# Find the values:

1. Sep 8, 2008

### Euler_Euclid

Find all values of p and q if p and q are prime numbers, $$p^2 + q^2 + 7pq$$ is a perfect square.

2. Sep 8, 2008

### CRGreathouse

(p, p), (3, 11), (11, 3) all work. I'd suggest trying the equation mod 4 or 36 to see if you can rule out others.

3. Sep 8, 2008

### Euler_Euclid

please explain the whole solution. It was an Olympiad question and all of my friends couldn't do it.

4. Sep 8, 2008

### praharmitra

$$p^2 + 7pq + q^2$$

For p = q, it reduces to $$9p^2 = (3p)^2$$. It therefore is a perfect square.

You can put p = 2 and show that only q = 2 gives a feasible solution, which is covered in p = q. Thus, we conclude that p,q are both odd, and hence the value of the expression is odd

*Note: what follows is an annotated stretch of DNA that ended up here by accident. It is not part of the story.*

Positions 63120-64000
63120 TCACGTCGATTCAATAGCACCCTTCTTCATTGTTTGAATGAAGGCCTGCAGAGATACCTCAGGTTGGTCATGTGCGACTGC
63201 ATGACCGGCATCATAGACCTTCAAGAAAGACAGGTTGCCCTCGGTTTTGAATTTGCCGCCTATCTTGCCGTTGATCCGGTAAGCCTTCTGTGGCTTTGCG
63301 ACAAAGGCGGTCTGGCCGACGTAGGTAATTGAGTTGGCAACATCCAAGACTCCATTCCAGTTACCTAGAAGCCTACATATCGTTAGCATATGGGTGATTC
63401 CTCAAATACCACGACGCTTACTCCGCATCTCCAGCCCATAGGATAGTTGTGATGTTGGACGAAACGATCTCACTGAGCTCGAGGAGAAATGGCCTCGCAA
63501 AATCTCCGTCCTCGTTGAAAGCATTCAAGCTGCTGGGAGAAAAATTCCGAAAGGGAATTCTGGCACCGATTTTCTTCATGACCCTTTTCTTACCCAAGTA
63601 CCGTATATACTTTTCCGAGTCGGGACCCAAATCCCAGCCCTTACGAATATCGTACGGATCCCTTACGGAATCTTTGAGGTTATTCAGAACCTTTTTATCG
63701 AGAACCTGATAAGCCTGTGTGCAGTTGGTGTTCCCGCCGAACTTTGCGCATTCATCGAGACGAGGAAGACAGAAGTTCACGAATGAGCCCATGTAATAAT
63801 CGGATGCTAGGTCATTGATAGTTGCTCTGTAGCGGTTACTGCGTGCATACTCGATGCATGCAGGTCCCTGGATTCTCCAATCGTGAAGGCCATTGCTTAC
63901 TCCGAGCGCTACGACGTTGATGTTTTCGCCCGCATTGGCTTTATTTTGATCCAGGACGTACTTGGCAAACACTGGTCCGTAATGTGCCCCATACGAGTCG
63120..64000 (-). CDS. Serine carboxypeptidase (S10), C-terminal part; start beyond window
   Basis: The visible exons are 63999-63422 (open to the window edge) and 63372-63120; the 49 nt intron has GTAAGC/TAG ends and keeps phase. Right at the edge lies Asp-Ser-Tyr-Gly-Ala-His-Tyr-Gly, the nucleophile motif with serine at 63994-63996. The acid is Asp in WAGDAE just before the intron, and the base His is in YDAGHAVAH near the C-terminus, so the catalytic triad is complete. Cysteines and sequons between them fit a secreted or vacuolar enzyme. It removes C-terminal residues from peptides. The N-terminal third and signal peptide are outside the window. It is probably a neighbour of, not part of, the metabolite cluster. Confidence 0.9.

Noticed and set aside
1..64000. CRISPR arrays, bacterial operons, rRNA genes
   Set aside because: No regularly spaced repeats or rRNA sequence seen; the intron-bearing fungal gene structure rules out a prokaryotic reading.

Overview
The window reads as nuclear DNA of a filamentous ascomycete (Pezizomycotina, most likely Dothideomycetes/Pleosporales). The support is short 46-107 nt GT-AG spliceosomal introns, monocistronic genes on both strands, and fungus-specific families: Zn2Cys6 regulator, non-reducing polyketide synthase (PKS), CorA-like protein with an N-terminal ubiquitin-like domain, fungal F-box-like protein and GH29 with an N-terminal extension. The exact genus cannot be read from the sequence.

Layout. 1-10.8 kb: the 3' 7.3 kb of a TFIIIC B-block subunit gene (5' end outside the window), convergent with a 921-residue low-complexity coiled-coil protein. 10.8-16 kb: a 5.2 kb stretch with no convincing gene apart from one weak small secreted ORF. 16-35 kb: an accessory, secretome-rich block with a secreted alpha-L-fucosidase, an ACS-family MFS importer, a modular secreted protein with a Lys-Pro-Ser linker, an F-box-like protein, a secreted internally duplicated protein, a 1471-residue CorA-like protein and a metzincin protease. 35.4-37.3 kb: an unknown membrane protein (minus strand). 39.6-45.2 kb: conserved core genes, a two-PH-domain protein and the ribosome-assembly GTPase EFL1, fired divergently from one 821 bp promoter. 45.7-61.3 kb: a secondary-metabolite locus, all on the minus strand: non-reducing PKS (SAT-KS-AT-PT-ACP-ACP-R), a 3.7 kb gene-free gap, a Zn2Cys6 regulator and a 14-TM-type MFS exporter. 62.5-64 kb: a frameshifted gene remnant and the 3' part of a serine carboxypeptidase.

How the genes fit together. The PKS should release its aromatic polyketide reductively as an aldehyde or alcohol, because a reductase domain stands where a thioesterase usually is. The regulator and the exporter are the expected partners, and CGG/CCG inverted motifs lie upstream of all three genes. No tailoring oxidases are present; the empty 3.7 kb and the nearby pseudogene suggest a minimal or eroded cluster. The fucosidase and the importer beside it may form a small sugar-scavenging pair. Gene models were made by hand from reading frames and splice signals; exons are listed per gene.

For other values

$$p^2 + 7pq + q^2 = (p+q)^2 + 5pq = k^2$$
$$5pq = k^2 - (p+q)^2 = (k - p - q)(k + p + q)$$
Thus, since p and q are primes, the only possible solutions are

$$1.k-p-q = 5, k+p+q = pq$$

From the above equations we get k = 5+p+q and hence
$$5+2p+2q = pq => 5 + 2q = p(q-2) => p = \frac{2q+5}{q-2} = 2 + \frac{9}{q - 2}$$
$$=> q - 2 = 1, 3, or 9$$

This gives (p,q) = (11,3) or (5,5) or (3,11)

The other possibilites are

$$2. k-p-q = 5p, k+p+q = q$$(no solution)
$$3. k+p+q = 5, k-p-q = pq$$(no solution)
$$4. k+p+q = 5p, k-p-q = q$$(gives p = q)

Thus, the only possible solutions are (p,p), (3,11) and (11,3)

5. Sep 9, 2008

### snipez90

Nice solution praharmitra. I saw the decomposition as well but didn't complete the solution since I didn't analyze the small cases at first. I have to remember that even/odd parity analysis is always a good first step in number theory equations.